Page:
• Yet further, the measurements can be made at multiple locations around the bottom of the borehole with simple lateral repositioning of unit 12 and without removing unit 12 from the borehole. In addition, these measurements can be analyzed by any operator either at the jobsite or at a remote location. Further yet, this data can be analyzed and stored for operational uses, quality assurance uses and other uses. These movements can be guided by electronic sensors such as gyros, GPS, etc. Additionally, the control system may be part of the mechanical system and operate automatically from within the borehole. This automatic system could include sensors to guide the positioning and movement within the borehole as well as automatically perform the desired test and store all relevant data for later analysis.
  • With reference to FIGS. 5-14, examples of yet other embodiments are shown. In these figures, like reference numbers are utilized for similar structures in the interest of brevity and system already discussed above are not discussed in reference to these figures in the interest of brevity. These figures are merely intended to show examples are alternative embodiments and can include any feature, function, system, structure and/or component discussed above. Thus, this is not to be interpreted to limit these embodiments.
  • FIG. 5 shows a head unit 100 that includes a two piece plate design. This design includes a head plate/assembly 112 and secondary plate or assembly 120. In this embodiment, secondary plate 120 can be configured to both determine the location of the debris and bearing layers and also determine capacities. Secondary plate 120 is configured to move relative to plate 112 and this relative movement can be tracked by sensor 60 such it can also be used to measure the location of the debris layer and the depth and/or thickness of the debris layer. In addition, plate 120 can include sensors 130 and 132 to help determine the consistency of the debris layer or confirm the readings of sensors 50, 52 (only one shown in this figure) that can operate as described above.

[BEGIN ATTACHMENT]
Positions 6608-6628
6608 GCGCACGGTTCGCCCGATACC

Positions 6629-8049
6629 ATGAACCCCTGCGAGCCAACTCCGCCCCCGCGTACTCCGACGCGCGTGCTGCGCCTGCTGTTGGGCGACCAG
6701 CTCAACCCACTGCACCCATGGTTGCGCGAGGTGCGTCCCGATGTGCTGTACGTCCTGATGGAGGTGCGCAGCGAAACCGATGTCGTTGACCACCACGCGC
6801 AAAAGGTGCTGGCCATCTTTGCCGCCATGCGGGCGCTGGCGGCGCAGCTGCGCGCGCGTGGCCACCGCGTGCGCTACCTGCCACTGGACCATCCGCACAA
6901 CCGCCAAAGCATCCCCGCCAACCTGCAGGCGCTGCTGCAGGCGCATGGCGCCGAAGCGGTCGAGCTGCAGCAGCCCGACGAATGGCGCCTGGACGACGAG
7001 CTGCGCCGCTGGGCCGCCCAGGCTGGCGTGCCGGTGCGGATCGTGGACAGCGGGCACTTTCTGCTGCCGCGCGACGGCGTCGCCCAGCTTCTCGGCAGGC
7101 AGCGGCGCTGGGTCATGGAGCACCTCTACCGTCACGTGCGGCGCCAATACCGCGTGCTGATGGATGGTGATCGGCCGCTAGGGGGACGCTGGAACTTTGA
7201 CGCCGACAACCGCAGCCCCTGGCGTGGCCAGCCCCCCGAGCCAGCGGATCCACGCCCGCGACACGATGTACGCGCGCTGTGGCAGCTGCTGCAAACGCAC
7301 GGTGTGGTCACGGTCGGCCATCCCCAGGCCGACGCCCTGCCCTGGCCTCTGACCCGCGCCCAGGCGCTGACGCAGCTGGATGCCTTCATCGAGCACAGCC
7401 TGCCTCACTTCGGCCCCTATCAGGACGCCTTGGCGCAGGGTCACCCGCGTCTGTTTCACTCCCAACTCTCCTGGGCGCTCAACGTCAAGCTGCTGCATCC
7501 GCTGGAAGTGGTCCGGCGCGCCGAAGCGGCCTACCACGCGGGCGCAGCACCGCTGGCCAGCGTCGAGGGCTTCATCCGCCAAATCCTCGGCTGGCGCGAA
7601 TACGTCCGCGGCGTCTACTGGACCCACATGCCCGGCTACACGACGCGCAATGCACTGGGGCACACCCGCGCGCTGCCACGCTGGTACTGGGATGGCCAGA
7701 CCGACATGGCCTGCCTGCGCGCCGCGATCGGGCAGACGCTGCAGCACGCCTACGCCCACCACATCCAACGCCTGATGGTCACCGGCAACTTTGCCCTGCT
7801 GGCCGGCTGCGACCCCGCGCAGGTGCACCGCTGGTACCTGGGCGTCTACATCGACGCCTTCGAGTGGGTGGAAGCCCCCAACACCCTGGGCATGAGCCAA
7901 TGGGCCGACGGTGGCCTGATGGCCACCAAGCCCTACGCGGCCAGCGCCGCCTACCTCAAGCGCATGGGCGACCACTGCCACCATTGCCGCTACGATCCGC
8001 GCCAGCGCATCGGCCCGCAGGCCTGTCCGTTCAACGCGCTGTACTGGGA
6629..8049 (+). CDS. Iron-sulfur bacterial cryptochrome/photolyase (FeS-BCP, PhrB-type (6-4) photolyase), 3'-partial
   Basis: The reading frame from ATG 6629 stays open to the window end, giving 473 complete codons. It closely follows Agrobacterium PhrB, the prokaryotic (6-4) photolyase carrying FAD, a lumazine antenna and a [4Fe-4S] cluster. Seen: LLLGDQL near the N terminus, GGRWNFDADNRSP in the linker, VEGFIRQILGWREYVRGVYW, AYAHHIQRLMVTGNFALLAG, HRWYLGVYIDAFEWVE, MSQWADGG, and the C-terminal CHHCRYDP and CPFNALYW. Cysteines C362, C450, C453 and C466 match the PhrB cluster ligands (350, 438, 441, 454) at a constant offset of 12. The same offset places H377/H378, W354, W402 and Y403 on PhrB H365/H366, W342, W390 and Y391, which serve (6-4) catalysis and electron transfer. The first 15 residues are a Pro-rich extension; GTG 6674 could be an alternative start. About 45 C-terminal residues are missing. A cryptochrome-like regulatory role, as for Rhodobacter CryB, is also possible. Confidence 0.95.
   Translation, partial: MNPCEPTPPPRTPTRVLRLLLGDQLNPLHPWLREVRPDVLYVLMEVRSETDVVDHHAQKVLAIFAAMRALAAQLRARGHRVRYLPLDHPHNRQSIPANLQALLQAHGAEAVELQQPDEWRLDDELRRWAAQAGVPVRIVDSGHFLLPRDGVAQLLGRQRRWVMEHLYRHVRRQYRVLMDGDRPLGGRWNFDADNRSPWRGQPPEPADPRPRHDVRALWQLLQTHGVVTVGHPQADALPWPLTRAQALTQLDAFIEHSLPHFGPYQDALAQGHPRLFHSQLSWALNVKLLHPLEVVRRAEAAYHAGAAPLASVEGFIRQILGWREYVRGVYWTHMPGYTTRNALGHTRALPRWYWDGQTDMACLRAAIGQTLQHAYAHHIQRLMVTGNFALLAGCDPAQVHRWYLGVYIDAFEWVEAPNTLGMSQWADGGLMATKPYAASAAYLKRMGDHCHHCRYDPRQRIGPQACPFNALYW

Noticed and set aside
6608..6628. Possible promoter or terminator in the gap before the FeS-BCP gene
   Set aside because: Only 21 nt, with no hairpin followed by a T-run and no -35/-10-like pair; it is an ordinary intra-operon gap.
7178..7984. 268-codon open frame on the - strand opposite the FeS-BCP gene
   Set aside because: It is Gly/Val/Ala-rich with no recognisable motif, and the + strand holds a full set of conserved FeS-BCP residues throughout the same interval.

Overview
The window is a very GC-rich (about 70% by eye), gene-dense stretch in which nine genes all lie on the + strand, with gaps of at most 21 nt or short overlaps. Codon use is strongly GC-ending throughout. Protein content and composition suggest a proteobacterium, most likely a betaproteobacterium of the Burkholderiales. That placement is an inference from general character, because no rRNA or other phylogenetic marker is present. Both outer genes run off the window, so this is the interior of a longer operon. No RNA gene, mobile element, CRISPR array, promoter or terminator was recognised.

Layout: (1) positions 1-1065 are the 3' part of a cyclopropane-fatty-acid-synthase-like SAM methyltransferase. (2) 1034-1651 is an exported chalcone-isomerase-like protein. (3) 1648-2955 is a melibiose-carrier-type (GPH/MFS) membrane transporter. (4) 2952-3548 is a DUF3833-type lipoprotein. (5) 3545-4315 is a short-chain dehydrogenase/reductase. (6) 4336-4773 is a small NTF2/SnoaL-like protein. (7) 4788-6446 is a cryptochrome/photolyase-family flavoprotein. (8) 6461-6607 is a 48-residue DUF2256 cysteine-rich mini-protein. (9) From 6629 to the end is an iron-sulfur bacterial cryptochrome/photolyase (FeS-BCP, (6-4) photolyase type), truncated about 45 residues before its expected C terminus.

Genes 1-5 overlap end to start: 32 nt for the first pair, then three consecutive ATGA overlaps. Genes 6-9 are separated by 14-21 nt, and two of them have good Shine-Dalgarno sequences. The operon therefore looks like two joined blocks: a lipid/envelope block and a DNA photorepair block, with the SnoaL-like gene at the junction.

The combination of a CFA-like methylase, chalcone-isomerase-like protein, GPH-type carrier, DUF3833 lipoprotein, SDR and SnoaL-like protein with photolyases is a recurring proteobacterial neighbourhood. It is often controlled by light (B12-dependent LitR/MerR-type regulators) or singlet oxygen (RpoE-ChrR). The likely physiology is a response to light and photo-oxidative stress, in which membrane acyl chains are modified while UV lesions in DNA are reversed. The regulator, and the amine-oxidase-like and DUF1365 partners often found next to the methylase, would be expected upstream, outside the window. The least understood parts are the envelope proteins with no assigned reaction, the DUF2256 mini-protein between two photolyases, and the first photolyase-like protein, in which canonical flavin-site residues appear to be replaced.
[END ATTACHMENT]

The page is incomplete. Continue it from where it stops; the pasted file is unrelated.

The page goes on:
• FIG. 6 shows a head unit 200 that includes a different two piece design. This design includes a head plate/assembly 212 and a secondary plate or assembly 220. In this embodiment, secondary plate 220 is configured to both determine the depth location of the layers and also determine capacities. Yet further, this embodiment, and the other embodiments of this application, can be configured such that the system operates by way of its own weight W. Weight W can be produced by any mechanism including, but not limited to, the weight of the head assembly itself, a secondary weight 222 and/or a secondary spring arrangement 224. Secondary plate 220 can be configured to move relative to plate 212 such that it can operate based on its own weight W and wherein it can also be used to measure the location of the debris layer and the depth and/or thickness of the debris layer. As a result, the system could be lowered by the Kelly Bar or could be lowered by any other means, including but not limited to, a cable connected to a crane, crane-like system or pulley system. In one embodiment, weight W is greater than approximately 50 pounds. In another embodiment, the weight is between approximately 100 and 300 pounds. In a preferred format weight W is approximately 150 pounds. However, it should be noted that while these weights (and ranges of weights) may be preferred, the invention of this application is not limited to these weights and/or ranges. Thus, when the probes penetrate, and in view of the known weight W, this data can be used to determine bearing capacity, or at least to determine the depth and/or thickness of the debris layer. In addition, plate 220 includes one or more sensors 230 and 232 to determine both the consistency of the debris layer and the bearing capacities as discussed above in greater detail in view of the know weight W. The movement of secondary plate 220 relative to primary plate 212 can be tracked for layer location and/or thickness. In addition, further downward movement of the unit forces the plates 212 and 220 together (not shown) to allow additional readings, such as the use of sensors 230 and 232 to determine the bearing capacity of the bearing layer.